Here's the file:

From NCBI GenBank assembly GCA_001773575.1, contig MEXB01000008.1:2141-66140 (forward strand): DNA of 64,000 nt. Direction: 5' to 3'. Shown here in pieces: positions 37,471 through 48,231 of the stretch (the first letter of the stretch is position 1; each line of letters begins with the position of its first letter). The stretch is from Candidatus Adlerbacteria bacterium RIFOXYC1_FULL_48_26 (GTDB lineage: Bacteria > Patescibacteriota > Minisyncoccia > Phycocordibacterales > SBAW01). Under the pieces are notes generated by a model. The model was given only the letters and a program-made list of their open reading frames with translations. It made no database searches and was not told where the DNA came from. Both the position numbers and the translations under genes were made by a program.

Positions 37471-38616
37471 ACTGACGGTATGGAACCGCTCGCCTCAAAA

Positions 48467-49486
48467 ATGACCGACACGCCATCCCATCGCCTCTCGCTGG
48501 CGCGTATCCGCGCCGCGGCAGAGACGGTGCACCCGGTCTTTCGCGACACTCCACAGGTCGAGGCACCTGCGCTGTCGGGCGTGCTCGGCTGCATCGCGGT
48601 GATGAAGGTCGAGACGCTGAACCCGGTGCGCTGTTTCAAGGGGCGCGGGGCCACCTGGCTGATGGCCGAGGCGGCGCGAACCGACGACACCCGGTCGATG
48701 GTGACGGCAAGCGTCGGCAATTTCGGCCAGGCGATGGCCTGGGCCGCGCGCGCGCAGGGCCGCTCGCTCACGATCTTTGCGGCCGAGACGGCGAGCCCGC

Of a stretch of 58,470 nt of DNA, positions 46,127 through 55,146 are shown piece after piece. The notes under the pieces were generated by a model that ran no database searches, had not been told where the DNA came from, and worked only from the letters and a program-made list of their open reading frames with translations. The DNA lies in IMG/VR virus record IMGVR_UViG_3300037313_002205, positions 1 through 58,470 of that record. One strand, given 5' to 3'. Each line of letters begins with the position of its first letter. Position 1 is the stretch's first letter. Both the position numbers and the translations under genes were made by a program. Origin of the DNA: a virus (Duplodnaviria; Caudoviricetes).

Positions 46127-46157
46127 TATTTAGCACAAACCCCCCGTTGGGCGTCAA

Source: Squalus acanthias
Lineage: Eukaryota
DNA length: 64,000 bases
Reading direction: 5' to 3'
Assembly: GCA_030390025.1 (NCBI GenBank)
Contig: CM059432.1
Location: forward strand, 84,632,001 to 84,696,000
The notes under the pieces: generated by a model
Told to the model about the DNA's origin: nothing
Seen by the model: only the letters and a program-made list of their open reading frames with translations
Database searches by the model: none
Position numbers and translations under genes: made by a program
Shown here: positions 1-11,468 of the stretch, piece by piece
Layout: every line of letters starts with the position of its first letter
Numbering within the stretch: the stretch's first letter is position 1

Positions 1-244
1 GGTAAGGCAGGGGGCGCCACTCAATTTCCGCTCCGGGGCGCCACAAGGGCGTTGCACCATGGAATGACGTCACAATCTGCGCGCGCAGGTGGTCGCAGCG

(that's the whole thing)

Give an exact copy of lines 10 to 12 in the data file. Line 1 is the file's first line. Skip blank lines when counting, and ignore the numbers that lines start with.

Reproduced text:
Positions 46127-46157
46127 TATTTAGCACAAACCCCCCGTTGGGCGTCAA

Source: Squalus acanthias